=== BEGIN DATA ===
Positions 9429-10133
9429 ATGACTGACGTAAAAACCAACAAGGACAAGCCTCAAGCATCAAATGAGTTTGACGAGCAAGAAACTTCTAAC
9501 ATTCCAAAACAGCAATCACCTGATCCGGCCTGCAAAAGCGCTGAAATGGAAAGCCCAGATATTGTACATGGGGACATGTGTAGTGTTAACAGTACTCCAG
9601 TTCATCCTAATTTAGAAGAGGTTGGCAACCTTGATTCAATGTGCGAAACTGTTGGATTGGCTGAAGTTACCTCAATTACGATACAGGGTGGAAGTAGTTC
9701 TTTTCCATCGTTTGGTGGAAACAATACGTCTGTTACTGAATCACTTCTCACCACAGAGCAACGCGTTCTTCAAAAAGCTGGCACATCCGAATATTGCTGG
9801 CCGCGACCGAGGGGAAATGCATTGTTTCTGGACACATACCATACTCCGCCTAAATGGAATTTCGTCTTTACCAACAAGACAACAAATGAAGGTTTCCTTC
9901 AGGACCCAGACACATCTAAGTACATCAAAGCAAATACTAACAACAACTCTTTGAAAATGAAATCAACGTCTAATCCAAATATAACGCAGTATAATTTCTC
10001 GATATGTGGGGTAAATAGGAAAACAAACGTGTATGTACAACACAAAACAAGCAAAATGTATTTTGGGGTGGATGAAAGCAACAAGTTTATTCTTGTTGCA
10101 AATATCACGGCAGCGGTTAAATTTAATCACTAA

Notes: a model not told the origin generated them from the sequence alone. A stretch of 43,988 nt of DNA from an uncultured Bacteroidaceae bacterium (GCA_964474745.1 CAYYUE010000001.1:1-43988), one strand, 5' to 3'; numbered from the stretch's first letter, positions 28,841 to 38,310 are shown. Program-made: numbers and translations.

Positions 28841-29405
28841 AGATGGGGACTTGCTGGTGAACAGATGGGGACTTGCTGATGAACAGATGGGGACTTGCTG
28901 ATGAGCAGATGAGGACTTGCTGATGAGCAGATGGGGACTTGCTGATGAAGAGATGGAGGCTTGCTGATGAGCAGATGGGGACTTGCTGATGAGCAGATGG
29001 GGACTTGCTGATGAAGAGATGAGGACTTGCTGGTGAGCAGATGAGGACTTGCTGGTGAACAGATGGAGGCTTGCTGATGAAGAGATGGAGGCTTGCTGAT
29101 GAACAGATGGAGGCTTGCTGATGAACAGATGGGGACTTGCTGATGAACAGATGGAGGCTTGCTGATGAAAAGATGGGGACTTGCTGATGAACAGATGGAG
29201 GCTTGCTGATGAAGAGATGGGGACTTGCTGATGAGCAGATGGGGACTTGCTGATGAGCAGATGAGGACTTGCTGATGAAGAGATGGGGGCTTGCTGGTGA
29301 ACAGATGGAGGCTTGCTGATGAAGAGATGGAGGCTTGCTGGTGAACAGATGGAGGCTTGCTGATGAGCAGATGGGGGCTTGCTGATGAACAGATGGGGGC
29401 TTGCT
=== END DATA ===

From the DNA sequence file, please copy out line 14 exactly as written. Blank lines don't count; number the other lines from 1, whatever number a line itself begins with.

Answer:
29001 GGACTTGCTGATGAAGAGATGAGGACTTGCTGGTGAGCAGATGAGGACTTGCTGGTGAACAGATGGAGGCTTGCTGATGAAGAGATGGAGGCTTGCTGAT